One would be close to the Verrazano-Narrows Bridge. (The Thames Barrier in London performs such a role in a more modest way.) But the cost would probably exceed $10 billion; a barrier in Venice cost $7 billion.
-- Another recommendation would be tougher regulations on where industrial and chemical plants can be situated, improving the design of buildings to make lower levels flood-proof (known as freeboard in the insurance industry) and "soft edges" that better break wave action.
-- Stronger and maybe higher sea walls around more vulnerable parts of Manhattan might also help.
The current sea walls are about 4 to 5 feet above the average sea level. Many were built at the beginning of the last century. A New York Times article from August 1901 marveled at "The Massive Sea Wall Which Will Encompass Manhattan."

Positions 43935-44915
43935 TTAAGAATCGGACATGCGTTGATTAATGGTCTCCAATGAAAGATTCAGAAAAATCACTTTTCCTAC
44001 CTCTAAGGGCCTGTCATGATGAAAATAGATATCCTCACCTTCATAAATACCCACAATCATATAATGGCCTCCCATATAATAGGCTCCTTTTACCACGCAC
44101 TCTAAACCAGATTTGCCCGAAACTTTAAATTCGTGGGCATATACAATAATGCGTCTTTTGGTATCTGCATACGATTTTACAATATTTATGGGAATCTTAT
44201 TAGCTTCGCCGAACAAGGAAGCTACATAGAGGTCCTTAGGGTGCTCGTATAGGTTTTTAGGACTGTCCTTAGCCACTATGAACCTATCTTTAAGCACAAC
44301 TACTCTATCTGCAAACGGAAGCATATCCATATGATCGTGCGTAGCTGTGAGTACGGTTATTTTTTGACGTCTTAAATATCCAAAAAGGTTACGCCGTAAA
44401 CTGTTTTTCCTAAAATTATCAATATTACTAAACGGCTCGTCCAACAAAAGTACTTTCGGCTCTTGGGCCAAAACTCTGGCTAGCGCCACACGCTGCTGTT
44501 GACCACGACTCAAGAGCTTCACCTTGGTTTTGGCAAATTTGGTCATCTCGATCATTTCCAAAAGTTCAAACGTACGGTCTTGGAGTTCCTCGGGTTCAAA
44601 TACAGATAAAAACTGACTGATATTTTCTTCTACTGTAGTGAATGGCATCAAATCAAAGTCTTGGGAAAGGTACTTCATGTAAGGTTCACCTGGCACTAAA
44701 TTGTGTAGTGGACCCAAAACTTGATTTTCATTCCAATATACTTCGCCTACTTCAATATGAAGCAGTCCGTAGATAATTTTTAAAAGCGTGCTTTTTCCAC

"It will be many generations, perhaps centuries, before the wall ... will have to be rebuilt or will even require any extensive repairs," the Times reported then. That was before climate change became part of the lexicon. New York City's "Vision 2020" plan warned that sea walls and other shoreline structures are likely to need more frequent repair because of more damaging storms.
Will Sandy drive political debate about climate change?
According to a recent Pew Research Center poll, 67% of Americans believe the Earth is warming.
That number is up slightly since 2010, but it's 10 percentage points less than in 2006. Among both Democrats and Republicans, the percentage has declined, as has the number (now 64%) who say it's a serious problem.
The lack of debate about climate change in the presidential election campaign has been "unfortunate," said the Nature Conservancy's Marshall.
But Marshall said she believes Americans are getting to the point of recognizing what they see for what it is.
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